Plumelec and the Korrigans!!

Ok this is new for a change after updating many older posts in my blog. I have written on the town of Plumelec before on its church but I need to tell you about a foodie escape as the town is near me. This was done before the virus made our lives a bit harder. Hope you enjoy my little Plumelec and the Korrigans!!!

The town of Plumelec is located in the Morbihan department 56 in the region of Bretagne. In Breton language the town is named Pluveleg. And it is at about 33 km from me, along the road D16, then D115 direction Colpo the Saint Jean-Brévelay and reach Plumelec.

A bit of history I like

It is probable that between 460 and 660, Bretons from the island of Brittany (present-day Great Britain), fleeing their island enslaved by the Anglos and the Saxons, arrived one day from the North on the heights of Lanvaux , along the Roman road coming from Carhaix, which passed south of the current territory of Plumelec. A bloody fight would have taken place between Bretons and Vikings near Kervigo at a place called « Mare au sang » or blood pond in Plumelec around the year 938

The priory of Locmaria, which had a magnificent enclosure surrounded by large walls, was sold as national property in 1792, during the French revolution, and the Sisters driven out, and the buyers subsequently demolished the chapel and the convent. The priory of Saint-Julien de Cadoudal was also sold at the same time , and it has also disappeared since.

As an anecdote , many cycling races pass or arrive at Plumelec via the Cadoudal hill, which has an average gradient of 6.2% and a drop that goes from 43 to 154 meters over 1.8 km. This is why the most prestigious races retain Plumelec as a transit or arrival point such as the Tour de France, the French road cycling championships, etc. The town is also the seat of the Grand Prix de Plumelec-Morbihan, a one-day race organized since 1974. An event counting for the French road cycling cup, it has been ranked 1.1 in the UCI Europe Tour since 2005. Cycling fans and I count, will have a field day coming here for the Grand Prix, more info here:

Some of the things to see here are the Saint-Maurice Church, (see post). The 17C castle of Callac, located at a place called Callac, part of Plumelec. The 16C manor of La Saudraie, located at a place called La Saudraie, part of Plumelec. The 15C manor of Kerangat: the pleasure garden of the estate was created in 1886. The 17C Cadoudal manor. The Notre-Dame Church in Callac, rebuilt at the end of the 19C, contains a silver chalice, dating from the 17C. And the 16C Touche-Berthelot well, located on the Stations of the Cross in Callac. So close yet so much to see we need to be back for more!!!

The town of Plumelec on its history and heritage in French:

The local tourist board of central Morbihan on Plumelec in French :

However, the best stopping by on these little traditional towns is the food! and that we love to be here. Let me tell you about a nice lunch experience in Plumelec!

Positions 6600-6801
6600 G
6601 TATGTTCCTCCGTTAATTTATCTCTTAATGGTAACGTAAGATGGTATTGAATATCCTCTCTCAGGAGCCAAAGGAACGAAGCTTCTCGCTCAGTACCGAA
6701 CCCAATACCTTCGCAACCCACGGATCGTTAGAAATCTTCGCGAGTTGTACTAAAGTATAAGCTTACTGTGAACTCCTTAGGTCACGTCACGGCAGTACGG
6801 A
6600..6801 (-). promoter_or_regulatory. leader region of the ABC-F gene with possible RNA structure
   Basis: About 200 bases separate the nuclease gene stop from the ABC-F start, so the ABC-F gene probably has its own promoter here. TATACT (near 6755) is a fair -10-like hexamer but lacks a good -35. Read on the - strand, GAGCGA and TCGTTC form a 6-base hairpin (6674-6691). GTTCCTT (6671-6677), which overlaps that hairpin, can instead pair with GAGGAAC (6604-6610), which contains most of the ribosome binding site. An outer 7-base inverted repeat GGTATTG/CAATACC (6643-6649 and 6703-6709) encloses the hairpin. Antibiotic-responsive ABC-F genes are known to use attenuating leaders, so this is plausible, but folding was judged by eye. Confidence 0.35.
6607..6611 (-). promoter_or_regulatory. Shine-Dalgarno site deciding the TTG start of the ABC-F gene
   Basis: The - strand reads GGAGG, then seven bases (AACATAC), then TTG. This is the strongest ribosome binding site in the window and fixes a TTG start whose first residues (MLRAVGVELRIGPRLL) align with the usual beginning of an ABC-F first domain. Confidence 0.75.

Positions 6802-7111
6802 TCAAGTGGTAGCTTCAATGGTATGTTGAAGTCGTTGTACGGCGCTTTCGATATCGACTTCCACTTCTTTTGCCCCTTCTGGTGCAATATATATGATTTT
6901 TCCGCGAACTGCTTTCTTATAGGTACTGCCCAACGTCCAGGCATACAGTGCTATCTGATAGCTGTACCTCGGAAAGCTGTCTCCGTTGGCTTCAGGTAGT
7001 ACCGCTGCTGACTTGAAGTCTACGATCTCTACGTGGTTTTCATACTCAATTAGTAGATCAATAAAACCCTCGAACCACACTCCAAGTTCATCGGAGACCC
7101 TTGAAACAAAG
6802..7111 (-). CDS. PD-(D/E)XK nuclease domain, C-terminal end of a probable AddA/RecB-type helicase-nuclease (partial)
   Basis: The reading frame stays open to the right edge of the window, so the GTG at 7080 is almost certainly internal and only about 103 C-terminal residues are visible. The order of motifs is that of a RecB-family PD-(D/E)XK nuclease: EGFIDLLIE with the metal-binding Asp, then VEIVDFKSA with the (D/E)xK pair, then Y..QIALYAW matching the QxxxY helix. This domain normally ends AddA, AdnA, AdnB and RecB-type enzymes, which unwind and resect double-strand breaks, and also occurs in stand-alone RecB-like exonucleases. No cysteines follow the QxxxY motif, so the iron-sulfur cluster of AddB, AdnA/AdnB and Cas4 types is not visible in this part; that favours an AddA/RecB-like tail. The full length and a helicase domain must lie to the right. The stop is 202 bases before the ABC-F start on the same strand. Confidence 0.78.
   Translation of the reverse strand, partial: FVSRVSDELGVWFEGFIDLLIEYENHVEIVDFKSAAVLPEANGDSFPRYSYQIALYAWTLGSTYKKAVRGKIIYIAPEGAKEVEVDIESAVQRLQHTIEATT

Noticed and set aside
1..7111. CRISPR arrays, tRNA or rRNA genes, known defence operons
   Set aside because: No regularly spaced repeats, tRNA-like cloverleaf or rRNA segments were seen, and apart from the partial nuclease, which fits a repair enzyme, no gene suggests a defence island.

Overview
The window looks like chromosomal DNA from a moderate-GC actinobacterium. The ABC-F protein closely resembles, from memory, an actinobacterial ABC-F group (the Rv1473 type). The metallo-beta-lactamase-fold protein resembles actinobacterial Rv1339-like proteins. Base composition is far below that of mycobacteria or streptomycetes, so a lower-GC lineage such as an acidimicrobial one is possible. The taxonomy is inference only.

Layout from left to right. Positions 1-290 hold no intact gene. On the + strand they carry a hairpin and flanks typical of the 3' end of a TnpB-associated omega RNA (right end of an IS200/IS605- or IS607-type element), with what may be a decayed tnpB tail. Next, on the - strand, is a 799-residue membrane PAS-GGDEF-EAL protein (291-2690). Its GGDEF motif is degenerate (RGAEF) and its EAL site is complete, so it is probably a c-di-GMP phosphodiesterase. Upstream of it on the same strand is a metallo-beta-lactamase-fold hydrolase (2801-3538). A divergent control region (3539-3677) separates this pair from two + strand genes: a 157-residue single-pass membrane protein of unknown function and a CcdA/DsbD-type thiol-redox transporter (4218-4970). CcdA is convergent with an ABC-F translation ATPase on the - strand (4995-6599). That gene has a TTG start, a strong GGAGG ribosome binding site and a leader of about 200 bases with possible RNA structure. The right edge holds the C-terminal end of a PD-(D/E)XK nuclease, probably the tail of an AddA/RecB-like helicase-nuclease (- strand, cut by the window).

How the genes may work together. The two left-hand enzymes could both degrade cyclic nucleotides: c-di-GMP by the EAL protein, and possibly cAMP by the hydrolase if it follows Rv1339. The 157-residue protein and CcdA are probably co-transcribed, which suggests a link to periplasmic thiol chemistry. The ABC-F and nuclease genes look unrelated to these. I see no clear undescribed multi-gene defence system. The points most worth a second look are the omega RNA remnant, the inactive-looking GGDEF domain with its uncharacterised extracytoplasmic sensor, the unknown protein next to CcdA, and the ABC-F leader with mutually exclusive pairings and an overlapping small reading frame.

We ate at Plumelec in the Créperie Les Korrigans. In Breton, the korrigans were dwarfs who lived in the forest and perhaps going back to the meaning of Halloween. One site describes them in French, but I give you what is said of them in English: Korrigans are described as druistes who oppose Christianity when the Apostles came to convert Brittany. They hate priests, churches, and  Saints.  They can predict the future, change shape, and move at lightning speed. They sing and comb their long hair, and they haunt fountains and water wells. They have the power of making men fall in love with them, but they then kill the ones who do. In many popular tales, they are eager to deceive the imprudent mortals who see them dancing or looking after a treasure, and fond of stealing human children. On the night of 31 October (All Souls’ Day =Halloween!!), they are said to be lurking near dolmens, waiting for victims! Here is an Arthurian webpage in French on some stories of Korrigans


The créperie restaurant Les Korrigans at Plumelec is a country setting full of little figurines or korrigans as well as portraits of them. The food is typical Breton and with many prices from local travel guides like the Le Routard, and name by the Brittany tourist house as part of the designation Créperies Gourmandes. The Brittany tourist board in English on Les Korrigans:


The couple owners are fast and courteous and as the time went by more and more talkative. The food is excellent, we had a bottle of Colpo demi sec cider locally done, and the galette of Teuz with the local andouillette sausage and potatoes, and a crêpe of banana, with coconut ice cream, chocolate syrup and flakes of coconuts, express coffee and all came out to less than 20 euros per person! Les Korrigans webpage:


And we came back home after another nice encounter in my beautiful Morbihan at traditional Plumelec and enchanting créperie Les Korrigans. Hope you enjoy the post and see the other on the town. Thanks for reading me over these years!!

And remember, happy travels, good health, and many cheers to all!!!

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